The Croatian natural gas market is scheduled to move to an entry/exit transmission model on 1 January.
The move has sparked interest in the new hub and appears to have led to some developments in both Slovenia and Hungary, the two states from which shippers can import.
By moving to the new model traders will be able to book entry and exit capacity separately, rather than nominating specific pipelines. It will replace the traditional postage stamp system ( see ESGM 20 June 2013 ).
Croatia consumes around 3 billion cubic metres (bcm)/year, although domestic production covers around 75% of supply.
At the Slovenian border of Rogatec Slovenian transmission system operator (TSO) Plinovodi recently received capacity requests for 2014 that outstripped actual pipeline throughput by around eight times. Rogatec has a nameplate capacity of 5.0 million cubic metres (mcm)/day, but shippers collectively requested 40.4mcm/day.
Plinovodi documents show the potential congestion was meant to be resolved at the start of the month, but a TSO source told ICIS on 17 December that the capacity allocation procedure was still running.
Slovenian merchant GEN-I told ICIS it was one of the participants that had been part of the booking process although what it requested was minor in comparison to the total.
“It is fairly clear that the process of pro-rata capacity [allocation] in the case of a congestion is not the way to go and the need of implementation of new CAM [rules] are necessary,” the company said.
The EU’s capacity allocation mechanism (CAM) code only needs to be enforced by Europe’s TSOs from 1 November 2015. Plinovodi was not available to comment on when it planned to introduce the code, however.
Prirodni plin, the Croatian gas incumbent that is part of national oil company INA, told ICIS it was not aware of any contractual congestion at Rogatec. This is despite the company planning to purchase all its gas imports on Europe’s spot market from next year, rather than buy under medium-term contract ( see ESGM 21 November 2013 ).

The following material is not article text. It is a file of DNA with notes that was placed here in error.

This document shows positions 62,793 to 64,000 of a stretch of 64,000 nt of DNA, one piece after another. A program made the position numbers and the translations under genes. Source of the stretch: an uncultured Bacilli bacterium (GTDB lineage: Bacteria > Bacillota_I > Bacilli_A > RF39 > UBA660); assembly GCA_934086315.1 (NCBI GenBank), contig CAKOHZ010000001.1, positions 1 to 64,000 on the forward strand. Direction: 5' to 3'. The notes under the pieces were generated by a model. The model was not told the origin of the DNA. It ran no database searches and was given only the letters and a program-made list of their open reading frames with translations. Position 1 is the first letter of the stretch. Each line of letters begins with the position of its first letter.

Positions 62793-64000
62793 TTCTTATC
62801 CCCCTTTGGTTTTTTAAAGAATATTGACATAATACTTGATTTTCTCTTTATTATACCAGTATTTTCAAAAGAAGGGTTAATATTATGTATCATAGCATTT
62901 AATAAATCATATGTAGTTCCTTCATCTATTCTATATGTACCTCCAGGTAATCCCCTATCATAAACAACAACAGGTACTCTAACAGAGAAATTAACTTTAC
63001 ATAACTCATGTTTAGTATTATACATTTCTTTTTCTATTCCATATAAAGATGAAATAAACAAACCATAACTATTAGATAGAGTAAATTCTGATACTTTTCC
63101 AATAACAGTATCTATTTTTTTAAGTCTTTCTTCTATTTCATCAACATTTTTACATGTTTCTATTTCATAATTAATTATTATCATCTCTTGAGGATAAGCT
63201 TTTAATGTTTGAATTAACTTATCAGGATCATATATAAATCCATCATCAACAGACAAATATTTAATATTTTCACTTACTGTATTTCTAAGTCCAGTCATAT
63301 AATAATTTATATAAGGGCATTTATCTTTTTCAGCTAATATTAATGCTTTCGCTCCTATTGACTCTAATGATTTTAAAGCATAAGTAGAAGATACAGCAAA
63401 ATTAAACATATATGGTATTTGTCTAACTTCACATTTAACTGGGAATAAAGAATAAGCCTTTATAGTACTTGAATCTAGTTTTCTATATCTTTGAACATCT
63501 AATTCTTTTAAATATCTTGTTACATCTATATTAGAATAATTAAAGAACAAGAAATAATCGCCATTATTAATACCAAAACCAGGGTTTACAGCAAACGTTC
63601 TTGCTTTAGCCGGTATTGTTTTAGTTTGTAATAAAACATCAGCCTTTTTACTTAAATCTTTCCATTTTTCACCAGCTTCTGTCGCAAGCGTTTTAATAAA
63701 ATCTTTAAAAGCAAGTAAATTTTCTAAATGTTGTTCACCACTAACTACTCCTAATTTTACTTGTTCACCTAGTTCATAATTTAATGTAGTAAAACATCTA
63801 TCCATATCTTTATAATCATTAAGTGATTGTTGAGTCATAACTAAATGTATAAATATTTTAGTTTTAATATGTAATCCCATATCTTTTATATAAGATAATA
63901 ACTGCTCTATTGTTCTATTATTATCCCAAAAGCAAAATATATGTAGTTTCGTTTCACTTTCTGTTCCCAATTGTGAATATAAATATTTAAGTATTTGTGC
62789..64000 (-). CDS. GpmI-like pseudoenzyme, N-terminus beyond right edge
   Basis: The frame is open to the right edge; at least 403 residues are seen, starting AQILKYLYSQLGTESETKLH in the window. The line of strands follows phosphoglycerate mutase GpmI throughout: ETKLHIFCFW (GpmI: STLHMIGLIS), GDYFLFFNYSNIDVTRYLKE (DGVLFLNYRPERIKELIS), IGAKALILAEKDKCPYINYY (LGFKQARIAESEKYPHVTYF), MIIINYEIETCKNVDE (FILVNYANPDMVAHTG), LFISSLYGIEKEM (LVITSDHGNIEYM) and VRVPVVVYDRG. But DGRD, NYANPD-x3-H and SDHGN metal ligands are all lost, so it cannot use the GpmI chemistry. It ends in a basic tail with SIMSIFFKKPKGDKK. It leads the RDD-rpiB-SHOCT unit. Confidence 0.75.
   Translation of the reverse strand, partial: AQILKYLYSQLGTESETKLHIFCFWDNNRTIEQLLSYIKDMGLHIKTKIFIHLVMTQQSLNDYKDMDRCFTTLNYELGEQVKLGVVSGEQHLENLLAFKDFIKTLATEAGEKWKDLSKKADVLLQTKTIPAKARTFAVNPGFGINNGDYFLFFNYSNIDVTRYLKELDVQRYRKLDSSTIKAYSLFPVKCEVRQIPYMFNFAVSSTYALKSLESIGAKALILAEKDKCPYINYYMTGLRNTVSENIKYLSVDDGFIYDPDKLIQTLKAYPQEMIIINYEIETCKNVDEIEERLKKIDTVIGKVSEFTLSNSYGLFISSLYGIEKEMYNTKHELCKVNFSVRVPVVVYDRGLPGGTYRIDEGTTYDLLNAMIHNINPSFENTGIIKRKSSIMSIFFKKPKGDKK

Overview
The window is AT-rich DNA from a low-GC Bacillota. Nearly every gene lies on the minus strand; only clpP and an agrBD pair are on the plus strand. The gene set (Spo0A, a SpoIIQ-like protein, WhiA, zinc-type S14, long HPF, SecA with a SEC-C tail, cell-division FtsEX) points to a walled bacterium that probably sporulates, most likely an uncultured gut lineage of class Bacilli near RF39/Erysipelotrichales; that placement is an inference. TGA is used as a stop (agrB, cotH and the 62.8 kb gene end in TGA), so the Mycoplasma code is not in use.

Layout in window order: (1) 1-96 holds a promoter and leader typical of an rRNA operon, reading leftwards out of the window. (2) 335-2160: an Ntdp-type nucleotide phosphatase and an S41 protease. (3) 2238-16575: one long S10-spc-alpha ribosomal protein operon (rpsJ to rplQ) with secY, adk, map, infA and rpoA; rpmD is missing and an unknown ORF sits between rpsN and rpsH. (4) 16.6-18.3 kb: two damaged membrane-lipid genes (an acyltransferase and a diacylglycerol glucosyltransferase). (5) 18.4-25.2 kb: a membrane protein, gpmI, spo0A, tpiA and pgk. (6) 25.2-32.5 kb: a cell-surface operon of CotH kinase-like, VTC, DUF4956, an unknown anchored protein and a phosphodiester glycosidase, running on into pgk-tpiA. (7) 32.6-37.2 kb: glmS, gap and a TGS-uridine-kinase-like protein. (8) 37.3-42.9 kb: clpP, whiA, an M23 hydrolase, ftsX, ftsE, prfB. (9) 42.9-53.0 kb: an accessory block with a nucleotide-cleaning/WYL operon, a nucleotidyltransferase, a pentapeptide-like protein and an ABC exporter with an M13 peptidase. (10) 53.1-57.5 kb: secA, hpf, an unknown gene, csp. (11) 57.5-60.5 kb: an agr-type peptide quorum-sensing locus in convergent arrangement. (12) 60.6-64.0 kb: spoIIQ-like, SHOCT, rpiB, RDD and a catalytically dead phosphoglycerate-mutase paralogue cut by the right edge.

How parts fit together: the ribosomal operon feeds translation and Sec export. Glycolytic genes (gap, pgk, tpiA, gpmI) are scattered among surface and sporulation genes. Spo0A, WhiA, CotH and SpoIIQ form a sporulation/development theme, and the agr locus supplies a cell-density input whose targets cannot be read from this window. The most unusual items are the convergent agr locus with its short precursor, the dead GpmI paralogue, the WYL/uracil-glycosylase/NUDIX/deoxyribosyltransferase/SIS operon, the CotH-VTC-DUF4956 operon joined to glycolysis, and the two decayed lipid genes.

Italy’s Eni has been supplying Prirodni plin with around 750mcm/year for the last three years, but the deal expires at the end of December.
Hungarian interruptible capacity
At Croatia’s other entry point of Dravaszerdahely on the Hungarian border shippers will soon be able to gain interruptible capacity more readily.
Hungarian TSO FGSZ earlier this month introduced plans for a product that will allow shippers to demand interruptible capacity at the hub’s uncongested exit points when the TSO can only offer interruptible capacity on a corresponding entry point ( see ESGM 10 December 2013 ).
This is because under the Hungarian network code, interruptible capacity is only offered once all firm capacity has been bought.
This will mean accessing gas from Austria’s market and shipping it to Croatia will become far simpler.
Neither Croatian energy regulator HERA or TSO Plinacro were able to confirm on 20 December if the new entry/exit model was ready to be deployed on schedule at the start of the new year.
HERA documents do show that in late November a number of companies were awarded a gas licence. Danish merchant Danske Commodities was listed among them. Tom Marzec-Manser